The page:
Woodland Care Center works to address staffing levels


With the weight of the pandemic decreasing slowly, nursing homes across the area like Woodland Care Center (WCC), are doing what they can to provide the best care possible despite drastic staff shortages. 

Justin Settlemier, the president of Woodland Care Center, said they have an emergency staffing plan, which includes help from county resources. 

“We’ve worked with Cowlitz County emergency management,” Settlemier said. “We’ve had some success there, but the most success we’ve had has been having our staff members pick up additional shifts.”

Settlemier said other agencies like the Washington State Department of Social and Health Services have provided support, specifically “crisis management” support, by sending nurses and certified nursing assistants, but they too are also short on staff. He noted that it’s been challenging to keep staff at times because WCC is competing against facilities within their own industry and a lot of places are trying to recruit staff from other buildings. 

“We haven’t received the support at the state level that we think we should have and a lot of us have had to compete against each other to recruit staff,” Settlemier said. “It does a disservice to us all, as we should have the full support we need during an outbreak to not have to go to those levels. It ends up being more costly and limits providers in the care they can provide because they’re trying so hard just to maintain staff.”

Although having outside help from other agencies is beneficial to prevent staffing shortages, Settlemier said it’s also challenging because “they’re competent, but it’s not the same as having your own trained staff members that understand all the little details they need to provide excellence at all times.”

WCC primarily provides rehabilitation, long term care and assisted living. Settlemier said they have also added an independent living unit recently. Some patients have dementia or other cognitive disabilities. On top of those challenges, not being able to see family has been an obstacle for its residents as well.

“It’s been a really big challenge to not have folks in when we had our outbreak last year,” Settlemier said. “When this outbreak started, we had to rely on Zoom calls. I think that’s challenging because they’re not seeing their loved ones face to face and they’re not making those same memories. It’s just a whole different world and very confusing for them.”

He said the dementia patients especially thrive when they have a routine, which has been thrown off when an outbreak happens or a COVID-19 wing moves into the building, which brings a halt to some of the activities.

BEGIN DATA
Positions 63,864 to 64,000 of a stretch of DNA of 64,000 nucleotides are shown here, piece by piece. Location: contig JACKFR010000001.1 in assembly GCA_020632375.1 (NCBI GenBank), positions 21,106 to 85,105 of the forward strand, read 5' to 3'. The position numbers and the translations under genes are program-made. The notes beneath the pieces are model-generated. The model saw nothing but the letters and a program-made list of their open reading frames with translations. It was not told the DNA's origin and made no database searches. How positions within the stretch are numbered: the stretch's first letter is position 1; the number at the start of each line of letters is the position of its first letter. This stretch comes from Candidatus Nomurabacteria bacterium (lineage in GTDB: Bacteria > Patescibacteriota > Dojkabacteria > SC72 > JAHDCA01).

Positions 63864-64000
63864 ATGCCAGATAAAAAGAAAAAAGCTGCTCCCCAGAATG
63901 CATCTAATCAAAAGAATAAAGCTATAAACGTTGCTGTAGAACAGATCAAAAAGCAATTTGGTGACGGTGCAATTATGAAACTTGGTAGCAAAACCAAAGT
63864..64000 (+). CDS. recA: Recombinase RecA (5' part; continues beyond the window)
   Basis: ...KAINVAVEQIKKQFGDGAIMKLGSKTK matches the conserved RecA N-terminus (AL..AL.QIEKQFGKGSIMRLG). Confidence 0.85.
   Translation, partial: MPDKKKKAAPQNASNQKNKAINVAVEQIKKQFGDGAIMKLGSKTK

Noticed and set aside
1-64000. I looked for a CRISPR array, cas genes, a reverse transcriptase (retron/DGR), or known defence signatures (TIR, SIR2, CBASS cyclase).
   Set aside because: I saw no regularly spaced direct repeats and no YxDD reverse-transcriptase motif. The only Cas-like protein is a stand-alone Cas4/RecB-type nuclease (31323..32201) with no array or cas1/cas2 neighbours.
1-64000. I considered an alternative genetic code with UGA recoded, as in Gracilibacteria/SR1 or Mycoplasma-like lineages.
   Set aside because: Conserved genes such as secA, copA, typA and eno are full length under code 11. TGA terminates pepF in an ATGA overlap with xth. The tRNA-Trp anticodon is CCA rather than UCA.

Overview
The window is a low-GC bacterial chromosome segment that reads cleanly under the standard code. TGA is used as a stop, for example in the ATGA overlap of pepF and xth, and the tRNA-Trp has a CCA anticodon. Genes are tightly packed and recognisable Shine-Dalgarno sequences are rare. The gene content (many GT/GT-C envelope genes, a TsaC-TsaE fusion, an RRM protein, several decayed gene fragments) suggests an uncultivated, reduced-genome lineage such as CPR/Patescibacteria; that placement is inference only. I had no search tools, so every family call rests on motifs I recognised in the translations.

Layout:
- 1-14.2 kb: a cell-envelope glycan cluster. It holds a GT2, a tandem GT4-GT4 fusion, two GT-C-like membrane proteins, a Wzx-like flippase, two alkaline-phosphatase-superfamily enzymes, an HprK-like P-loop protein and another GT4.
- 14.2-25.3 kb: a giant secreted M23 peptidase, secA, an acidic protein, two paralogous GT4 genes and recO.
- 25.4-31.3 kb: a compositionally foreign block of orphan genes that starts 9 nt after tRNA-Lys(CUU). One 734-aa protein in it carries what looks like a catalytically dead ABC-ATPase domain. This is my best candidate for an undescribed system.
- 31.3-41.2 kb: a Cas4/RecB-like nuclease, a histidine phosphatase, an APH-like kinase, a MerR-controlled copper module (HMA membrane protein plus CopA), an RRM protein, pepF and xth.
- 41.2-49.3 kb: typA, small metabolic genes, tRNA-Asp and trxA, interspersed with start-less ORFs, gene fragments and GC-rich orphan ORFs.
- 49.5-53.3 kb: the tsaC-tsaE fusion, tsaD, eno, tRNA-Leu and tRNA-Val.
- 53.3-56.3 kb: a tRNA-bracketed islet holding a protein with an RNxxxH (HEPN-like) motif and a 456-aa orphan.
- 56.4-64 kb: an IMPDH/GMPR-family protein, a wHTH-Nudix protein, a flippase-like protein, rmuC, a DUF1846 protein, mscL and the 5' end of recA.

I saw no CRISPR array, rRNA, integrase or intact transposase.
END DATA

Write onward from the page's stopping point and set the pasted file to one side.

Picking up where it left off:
“I think it’s negatively impacted their mental health quite a bit, which is unfortunate,” Settlemier said. 

Being around others and having mental stimulation is helpful for many of the residents, but that has also been difficult to fulfill because of social distancing and constant routine changes. 

Settlemier said state legislators will meet with WCC officials in January in regards to Medicaid reimbursement and additional funding. The delay has created additional challenges for both staff and residents.

“We don’t need mandate fixes. We need long term solutions,” Settlemier said. “Going forward, we rely on legislators to create a budget for our providers to help the Medicaid and Medicare patients that we take care of. We want to be seen, we want to be heard, and we want people to know how essential this is for our patients.”

Since the pandemic started, WCC has had 25 COVID-19 cases. Out of those cases, between 60-70% affected residents, while the remainder impacted staff, according to Settlemier. There were no active cases as of Nov. 12. 

WCC’s facility is currently open to visitors, but state mandates are still in place, which require all staff to wear masks and to be vaccinated. Staff members are also tested twice a week. Settlemier said staffing is at an adequate level for now and said the care center is doing the best it can to keep it that way until they create a solution with legislators.


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